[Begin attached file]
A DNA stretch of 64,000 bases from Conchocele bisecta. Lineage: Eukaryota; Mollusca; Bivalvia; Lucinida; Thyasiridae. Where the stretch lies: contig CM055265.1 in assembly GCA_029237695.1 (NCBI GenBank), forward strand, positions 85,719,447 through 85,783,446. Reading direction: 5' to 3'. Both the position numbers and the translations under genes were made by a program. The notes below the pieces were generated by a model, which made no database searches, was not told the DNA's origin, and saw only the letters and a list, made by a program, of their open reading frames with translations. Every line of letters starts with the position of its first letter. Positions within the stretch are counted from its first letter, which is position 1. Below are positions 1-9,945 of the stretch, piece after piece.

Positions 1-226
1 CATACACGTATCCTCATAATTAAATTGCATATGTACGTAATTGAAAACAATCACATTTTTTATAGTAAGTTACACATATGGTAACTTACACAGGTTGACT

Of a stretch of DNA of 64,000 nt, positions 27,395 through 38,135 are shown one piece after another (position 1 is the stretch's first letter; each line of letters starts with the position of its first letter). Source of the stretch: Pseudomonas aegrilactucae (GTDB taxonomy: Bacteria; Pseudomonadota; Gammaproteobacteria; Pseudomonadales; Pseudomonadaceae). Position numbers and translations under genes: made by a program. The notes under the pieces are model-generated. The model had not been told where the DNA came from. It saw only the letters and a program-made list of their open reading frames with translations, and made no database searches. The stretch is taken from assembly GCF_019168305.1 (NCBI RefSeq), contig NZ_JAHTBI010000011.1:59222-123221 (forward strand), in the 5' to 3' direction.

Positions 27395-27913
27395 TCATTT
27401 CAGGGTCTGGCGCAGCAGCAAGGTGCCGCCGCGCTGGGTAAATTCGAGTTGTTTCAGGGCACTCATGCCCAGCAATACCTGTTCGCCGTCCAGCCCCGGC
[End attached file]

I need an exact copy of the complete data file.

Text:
A DNA stretch of 64,000 bases from Conchocele bisecta. Lineage: Eukaryota; Mollusca; Bivalvia; Lucinida; Thyasiridae. Where the stretch lies: contig CM055265.1 in assembly GCA_029237695.1 (NCBI GenBank), forward strand, positions 85,719,447 through 85,783,446. Reading direction: 5' to 3'. Both the position numbers and the translations under genes were made by a program. The notes below the pieces were generated by a model, which made no database searches, was not told the DNA's origin, and saw only the letters and a list, made by a program, of their open reading frames with translations. Every line of letters starts with the position of its first letter. Positions within the stretch are counted from its first letter, which is position 1. Below are positions 1-9,945 of the stretch, piece after piece.

Positions 1-226
1 CATACACGTATCCTCATAATTAAATTGCATATGTACGTAATTGAAAACAATCACATTTTTTATAGTAAGTTACACATATGGTAACTTACACAGGTTGACT

Of a stretch of DNA of 64,000 nt, positions 27,395 through 38,135 are shown one piece after another (position 1 is the stretch's first letter; each line of letters starts with the position of its first letter). Source of the stretch: Pseudomonas aegrilactucae (GTDB taxonomy: Bacteria; Pseudomonadota; Gammaproteobacteria; Pseudomonadales; Pseudomonadaceae). Position numbers and translations under genes: made by a program. The notes under the pieces are model-generated. The model had not been told where the DNA came from. It saw only the letters and a program-made list of their open reading frames with translations, and made no database searches. The stretch is taken from assembly GCF_019168305.1 (NCBI RefSeq), contig NZ_JAHTBI010000011.1:59222-123221 (forward strand), in the 5' to 3' direction.

Positions 27395-27913
27395 TCATTT
27401 CAGGGTCTGGCGCAGCAGCAAGGTGCCGCCGCGCTGGGTAAATTCGAGTTGTTTCAGGGCACTCATGCCCAGCAATACCTGTTCGCCGTCCAGCCCCGGC